Hello from Hogan Holler: The Chief Who Wasn’t a Chief

Artist Peter Wolf Toth stands in front of a statue he carved of Chief Junaluska that stands at Metro Kiwanis Park in Johnson City. PHOTO BY DAVE ONGIE

The first four-syllable word I spoke could well have been “Junaluska.” Growing up in the Valleytown community of Cherokee County, NC, I was surrounded by the word: Junaluska Road, Junaluska Gap, Junaluska Springs, Junaluska Baptist Church, Junaluska Creek (where I was baptized), and Junaluska Hotel. It’s appropriate that Junaluska be memorialized in this manner since he was a former resident of the Valleytown community. 

The Junaluska name is common throughout the southern Appalachians. Many commercial enterprises boast the name, especially in Western North Carolina and East Tennessee. There is even the Junaluska salamander. 

There are at least two statues to Chief Junaluska. One near my home here at Lake Junaluska Conference Center and a 30-foot-tall chestnut oak image, crafted by sculptor Peter Wolf Toth, resides at Metro Kiwanis Park in Johnson City.

It’s ironic and fitting that I’ve retired to Lake Junaluska, which was formerly watched over by Mount Junaluska, renamed North Eaglenest Mountain. (Many folks have mentioned to me they would like to see the Junaluska name restored.)

In planning COVID-compliant activities for this year’s annual Father-Daughter week, I suggested to Gina a visit to the Chief Junaluska gravesite in Robbinsville, N.C. Joined by my brother Jim, we traveled to Robbinsville via Tatham Gap Road, also known as the Trail of Tears Road. 

This road was built in the 1930s to facilitate the removal of the Cherokee Indians from what is now Graham County, across the Snowbird Mountains, to begin their forced march to Oklahoma. Chief Junaluska was one of those Cherokees. 

Reading several large stone tablets encircling his gravesite, Gina, Jim, and I took in some details of Junaluska’s life. After only a short time in Oklahoma, he returned to North Carolina, making the almost 900-mile trip on foot! In 1846, the North Carolina Legislature rewarded him for his remarkable service by making him a citizen and giving him land near present-day Robbinsville. He died there in 1868, and in 1910 the Daughters of the American Revolution erected the monument at his gravesite.

Then I noticed words that had escaped me on a previous visit: “Although never a chief, Junaluska was a respected leader…” Never a chief! All my life I’ve seen and heard Junaluska referred to as a chief. This required an explanation.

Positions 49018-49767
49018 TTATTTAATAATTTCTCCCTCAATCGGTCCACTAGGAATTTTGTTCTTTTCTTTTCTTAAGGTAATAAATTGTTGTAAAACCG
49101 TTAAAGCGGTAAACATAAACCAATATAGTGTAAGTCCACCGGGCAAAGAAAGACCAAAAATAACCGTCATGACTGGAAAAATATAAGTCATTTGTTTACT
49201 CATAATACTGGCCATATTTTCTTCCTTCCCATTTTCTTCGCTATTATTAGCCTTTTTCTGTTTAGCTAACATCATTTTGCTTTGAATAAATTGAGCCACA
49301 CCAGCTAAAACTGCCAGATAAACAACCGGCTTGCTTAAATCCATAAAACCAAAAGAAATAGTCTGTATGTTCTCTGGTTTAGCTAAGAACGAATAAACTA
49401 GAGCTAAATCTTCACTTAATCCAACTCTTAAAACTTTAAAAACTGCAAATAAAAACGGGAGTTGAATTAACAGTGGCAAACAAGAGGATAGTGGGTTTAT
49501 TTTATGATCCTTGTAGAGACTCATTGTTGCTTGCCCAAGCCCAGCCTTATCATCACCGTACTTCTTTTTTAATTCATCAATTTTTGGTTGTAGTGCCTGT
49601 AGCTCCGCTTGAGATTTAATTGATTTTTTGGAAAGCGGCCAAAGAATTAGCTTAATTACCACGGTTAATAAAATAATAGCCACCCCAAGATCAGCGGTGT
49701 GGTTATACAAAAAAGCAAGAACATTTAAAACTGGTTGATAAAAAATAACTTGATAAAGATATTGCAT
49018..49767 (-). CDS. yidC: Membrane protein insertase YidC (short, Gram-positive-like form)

A stone tablet at the gravesite of Chief Junaluska sent the author looking for answers.

For clarification, I reached out to Robin Swayney, Genealogist/Archivist at the Cherokee Museum, and T.J. Holland, Cultural Resources Supervisor at the Junaluska Museum. Indeed, Junaluska was never an elected chief of the Cherokee Nation.

Junaluska was a natural leader and warrior and served as spokesman for the Cherokee on many occasions. It was common for even non-Cherokees to refer to these leaders (also known as Headmen) as chief. Kind of like a nickname. 

It was not until 1817 when the Cherokee Nation formed a constitution and created voting districts for a legislative branch that a Principal Chief was first elected. Prior to 1817, each village or town had its own ruling body consisting of Headmen, Councilors, Clan Mothers, Advisors, and Beloved Men and Women. It was under this system that Junaluska became known as chief, first at Sugartown in present-day Macon County and later in Valleytown.

Though never formally elected a chief, given Junaluska’s many accomplishments, including saving the life of future President Andrew Jackson during the War of 1812 (which he later regretted because of Jackson’s sponsorship of the Indian Removal Act), Junaluska certainly earned the right to be honored with the title of chief.

Author’s note:  Shortly after my consultation with T.J. Holland, he died in a tragic accident. A member of the Eastern Band of Cherokee Indians, he was the Tribe’s cultural resources manager. He served on the board of the Cherokee Indian Museum and, to honor his legacy, the museum is naming a room after him, the T.J. Holland Education Room. T.J. was an alumnus of Western Carolina University, which has re-named an endowment scholarship the T.J Holland Memorial Cherokee Studies Scholarship.

After 57 years in the radio industry, Dave Hogan is enjoying his retirement in North Carolina. He’d love for you to say ‘howdy’ to him via email: davealtonhogan@gmail.com.


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